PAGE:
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[Table 4] presents the type of cranial palsy. The 3 rd and 6 th cranial nerves were affected in seven patients each (29.2%; N = 7/24) while five patients (20.8%) had 7 th cranial nerve palsy [Table 4]. Only four patients (16.6%) had multiple cranial nerve palsies [Table 4].
Table 4: Type of cranial nerve palsy in patients presenting to the University of Port Harcourt Teaching Hospital Eye Clinic

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The relationship between cranial nerve palsy and pupillary reaction is presented in [Table 5]. Most cranial nerve palsies (70.8%; N = 17/24) were associated with normal pupillary reaction [Table 5]. Only 29.2% of cranial nerve palsies were associated with sluggishly reactive pupils. Those with 3 rd and multiple cranial nerve palsies had sluggishly reactive pupils. The relationship between cranial nerve palsies and pupillary reaction was statistically significant (P = 0.02) [Table 5].
Table 5: Relationship between cranial nerve palsy and pupillary reaction

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[Table 6] presents the relationship between cranial nerve palsy and age. Most patients (48.3%; N = 11/24) with cranial nerve palsies were aged between 20 and 29 years old [Table 6]. This is followed by those in the 50-59 year age range, making up 16.7% (N = 4) of all cases of cranial nerve palsies [Table 6]. This relationship was statistically significant (P < 0.01) [Table 6].
Table 6: Relationship between cranial nerve palsy and age

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[Table 7] presents the relationship between cranial nerve palsy and systemic disorders. About 38% of those with cranial nerve palsies had systemic disorders. Of these, two (12.5%) were diabetic, four had systemic hypertension (16.7%) and one each had asthma, cerebral malarial and hearing loss [Table 7]. The relationship between cranial nerve palsy and systemic disorder was statistically significant (P < 0.01) [Table 7]. There was however no statistically significant difference between cranial nerve palsy and those with fever (not shown on table).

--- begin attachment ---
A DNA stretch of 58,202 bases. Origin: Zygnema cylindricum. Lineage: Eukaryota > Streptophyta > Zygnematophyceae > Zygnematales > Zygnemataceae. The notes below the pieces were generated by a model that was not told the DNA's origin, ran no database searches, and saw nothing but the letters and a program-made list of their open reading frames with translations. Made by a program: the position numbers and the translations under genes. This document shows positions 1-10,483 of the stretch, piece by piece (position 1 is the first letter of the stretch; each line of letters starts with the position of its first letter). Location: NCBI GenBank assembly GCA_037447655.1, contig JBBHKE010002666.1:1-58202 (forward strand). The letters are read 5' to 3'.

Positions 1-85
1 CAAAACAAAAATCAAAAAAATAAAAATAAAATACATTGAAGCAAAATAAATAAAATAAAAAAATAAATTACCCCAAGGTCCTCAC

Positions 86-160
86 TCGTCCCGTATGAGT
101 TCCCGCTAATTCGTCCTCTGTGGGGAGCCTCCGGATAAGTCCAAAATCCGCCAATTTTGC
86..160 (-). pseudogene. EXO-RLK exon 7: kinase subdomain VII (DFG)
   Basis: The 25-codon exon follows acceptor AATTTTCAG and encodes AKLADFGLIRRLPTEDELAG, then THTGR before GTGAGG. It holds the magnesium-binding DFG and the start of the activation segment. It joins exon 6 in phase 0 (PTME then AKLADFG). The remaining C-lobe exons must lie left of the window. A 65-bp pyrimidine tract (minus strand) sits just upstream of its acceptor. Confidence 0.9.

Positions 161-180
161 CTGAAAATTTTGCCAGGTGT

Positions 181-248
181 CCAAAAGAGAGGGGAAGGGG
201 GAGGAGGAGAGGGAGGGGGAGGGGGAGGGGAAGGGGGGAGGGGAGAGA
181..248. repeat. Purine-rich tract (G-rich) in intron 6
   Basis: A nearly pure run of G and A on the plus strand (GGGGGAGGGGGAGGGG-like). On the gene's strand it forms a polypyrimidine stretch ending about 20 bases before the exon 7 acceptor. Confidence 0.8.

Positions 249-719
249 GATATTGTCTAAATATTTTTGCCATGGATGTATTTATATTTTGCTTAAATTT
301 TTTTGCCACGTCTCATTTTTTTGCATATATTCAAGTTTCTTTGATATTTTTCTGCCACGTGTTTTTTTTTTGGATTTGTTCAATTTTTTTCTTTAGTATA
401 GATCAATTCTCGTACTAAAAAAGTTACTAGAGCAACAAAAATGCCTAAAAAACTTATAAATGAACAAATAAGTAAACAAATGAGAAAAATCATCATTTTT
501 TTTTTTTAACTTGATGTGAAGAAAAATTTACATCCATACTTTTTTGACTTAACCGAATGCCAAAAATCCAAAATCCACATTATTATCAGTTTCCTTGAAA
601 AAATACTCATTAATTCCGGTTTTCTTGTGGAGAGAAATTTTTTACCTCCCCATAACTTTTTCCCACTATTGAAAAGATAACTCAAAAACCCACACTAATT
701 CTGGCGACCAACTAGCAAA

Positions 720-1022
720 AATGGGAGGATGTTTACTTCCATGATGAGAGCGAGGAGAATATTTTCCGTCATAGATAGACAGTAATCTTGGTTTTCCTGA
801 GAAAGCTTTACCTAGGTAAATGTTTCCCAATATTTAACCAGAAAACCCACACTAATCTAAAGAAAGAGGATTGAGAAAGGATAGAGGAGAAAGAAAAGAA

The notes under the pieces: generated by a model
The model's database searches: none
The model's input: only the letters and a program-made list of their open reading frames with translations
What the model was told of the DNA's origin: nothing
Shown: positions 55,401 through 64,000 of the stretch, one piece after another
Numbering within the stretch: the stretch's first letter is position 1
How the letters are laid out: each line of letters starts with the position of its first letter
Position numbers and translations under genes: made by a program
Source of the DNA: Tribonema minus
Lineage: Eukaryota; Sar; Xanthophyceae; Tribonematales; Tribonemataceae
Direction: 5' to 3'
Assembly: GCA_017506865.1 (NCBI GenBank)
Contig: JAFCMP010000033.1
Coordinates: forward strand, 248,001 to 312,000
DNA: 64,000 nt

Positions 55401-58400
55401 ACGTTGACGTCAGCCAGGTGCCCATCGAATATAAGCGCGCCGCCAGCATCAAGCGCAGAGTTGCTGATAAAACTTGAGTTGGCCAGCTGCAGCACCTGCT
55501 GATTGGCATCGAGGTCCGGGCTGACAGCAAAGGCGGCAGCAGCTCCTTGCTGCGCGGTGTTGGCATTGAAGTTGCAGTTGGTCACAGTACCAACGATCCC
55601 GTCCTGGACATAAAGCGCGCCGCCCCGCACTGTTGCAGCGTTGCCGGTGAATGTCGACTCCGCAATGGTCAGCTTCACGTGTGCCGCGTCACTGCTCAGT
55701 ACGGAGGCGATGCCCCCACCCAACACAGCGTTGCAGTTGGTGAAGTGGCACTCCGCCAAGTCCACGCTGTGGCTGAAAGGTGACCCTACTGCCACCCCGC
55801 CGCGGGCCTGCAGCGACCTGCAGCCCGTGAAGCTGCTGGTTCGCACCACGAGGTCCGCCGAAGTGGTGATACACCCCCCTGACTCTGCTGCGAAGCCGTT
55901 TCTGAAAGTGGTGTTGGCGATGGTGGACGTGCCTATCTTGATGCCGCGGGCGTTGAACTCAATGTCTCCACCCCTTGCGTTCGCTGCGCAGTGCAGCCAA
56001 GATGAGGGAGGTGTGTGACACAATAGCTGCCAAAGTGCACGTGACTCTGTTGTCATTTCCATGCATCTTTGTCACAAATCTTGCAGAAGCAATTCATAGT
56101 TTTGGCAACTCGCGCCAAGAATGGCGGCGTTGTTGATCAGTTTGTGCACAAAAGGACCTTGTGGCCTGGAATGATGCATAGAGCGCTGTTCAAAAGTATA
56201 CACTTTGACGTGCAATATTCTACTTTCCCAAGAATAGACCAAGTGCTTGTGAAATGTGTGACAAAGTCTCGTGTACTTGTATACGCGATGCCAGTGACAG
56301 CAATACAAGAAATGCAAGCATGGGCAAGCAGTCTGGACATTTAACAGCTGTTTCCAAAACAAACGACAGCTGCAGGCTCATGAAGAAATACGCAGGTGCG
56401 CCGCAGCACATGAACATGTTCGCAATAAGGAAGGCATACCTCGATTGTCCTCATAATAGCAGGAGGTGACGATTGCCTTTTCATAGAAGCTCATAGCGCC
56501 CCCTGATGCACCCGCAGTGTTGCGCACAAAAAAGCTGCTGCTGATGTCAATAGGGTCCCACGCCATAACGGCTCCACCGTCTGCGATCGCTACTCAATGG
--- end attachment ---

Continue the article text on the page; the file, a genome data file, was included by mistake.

Table 7: Relationship between cranial nerve palsy and systemic disorder

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   Discussion Top


Over a three-year period, only 24 cases of cranial nerve palsies presented, compared to other studies where larger numbers were seen. This is not surprising as stroke patients are rarely referred to our clinic from the medical outpatient department of the Hospital. The few patients who presented were "walk-ins" without referral. Similarly, some cases, especially facial nerves palsies are managed by the ENT department explaining the very small number reported here.

Our results show that most of the patients with cranial nerve palsies were between 20 and 39 years of age with a mean of 34.50 ± 18.41 years (range, 4-75 years). This differs from a study by Rowe et al., [4] where the mean age was 69.18 ± 14.19 years (range, 1-94 years). This difference is not surprising since Rowe et al., [4] study involved only stroke patients which may have accounted for the older age group as the risk factors to developing a stroke are greater in older individuals. The most common presenting symptoms were headaches, fever, diplopia and ptosis. Diplopia and ptosis are in keeping with the functions of some of the affected cranial nerves. The only patient with fever and neck stiffness had meningitis. Other fevers were ruled out as malaria as it is endemic in our region and commonly presents as fever.